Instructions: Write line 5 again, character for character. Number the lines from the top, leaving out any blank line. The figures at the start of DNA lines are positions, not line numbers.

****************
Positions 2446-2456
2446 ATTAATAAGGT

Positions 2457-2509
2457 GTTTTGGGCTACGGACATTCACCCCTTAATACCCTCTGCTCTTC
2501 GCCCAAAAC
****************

2501 GCCCAAAAC